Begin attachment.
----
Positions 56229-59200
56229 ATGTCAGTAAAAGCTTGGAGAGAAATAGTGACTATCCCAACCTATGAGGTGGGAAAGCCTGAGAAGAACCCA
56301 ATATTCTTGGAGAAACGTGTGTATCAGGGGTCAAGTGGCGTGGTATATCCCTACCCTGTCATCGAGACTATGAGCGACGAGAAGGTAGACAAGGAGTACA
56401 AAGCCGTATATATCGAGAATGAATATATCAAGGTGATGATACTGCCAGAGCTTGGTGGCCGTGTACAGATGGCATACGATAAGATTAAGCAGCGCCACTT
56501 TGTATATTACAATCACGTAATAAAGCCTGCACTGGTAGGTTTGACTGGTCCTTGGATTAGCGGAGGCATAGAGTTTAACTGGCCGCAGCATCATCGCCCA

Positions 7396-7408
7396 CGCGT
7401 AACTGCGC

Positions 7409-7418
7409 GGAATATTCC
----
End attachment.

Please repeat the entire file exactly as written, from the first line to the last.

Positions 56229-59200
56229 ATGTCAGTAAAAGCTTGGAGAGAAATAGTGACTATCCCAACCTATGAGGTGGGAAAGCCTGAGAAGAACCCA
56301 ATATTCTTGGAGAAACGTGTGTATCAGGGGTCAAGTGGCGTGGTATATCCCTACCCTGTCATCGAGACTATGAGCGACGAGAAGGTAGACAAGGAGTACA
56401 AAGCCGTATATATCGAGAATGAATATATCAAGGTGATGATACTGCCAGAGCTTGGTGGCCGTGTACAGATGGCATACGATAAGATTAAGCAGCGCCACTT
56501 TGTATATTACAATCACGTAATAAAGCCTGCACTGGTAGGTTTGACTGGTCCTTGGATTAGCGGAGGCATAGAGTTTAACTGGCCGCAGCATCATCGCCCA

Positions 7396-7408
7396 CGCGT
7401 AACTGCGC

Positions 7409-7418
7409 GGAATATTCC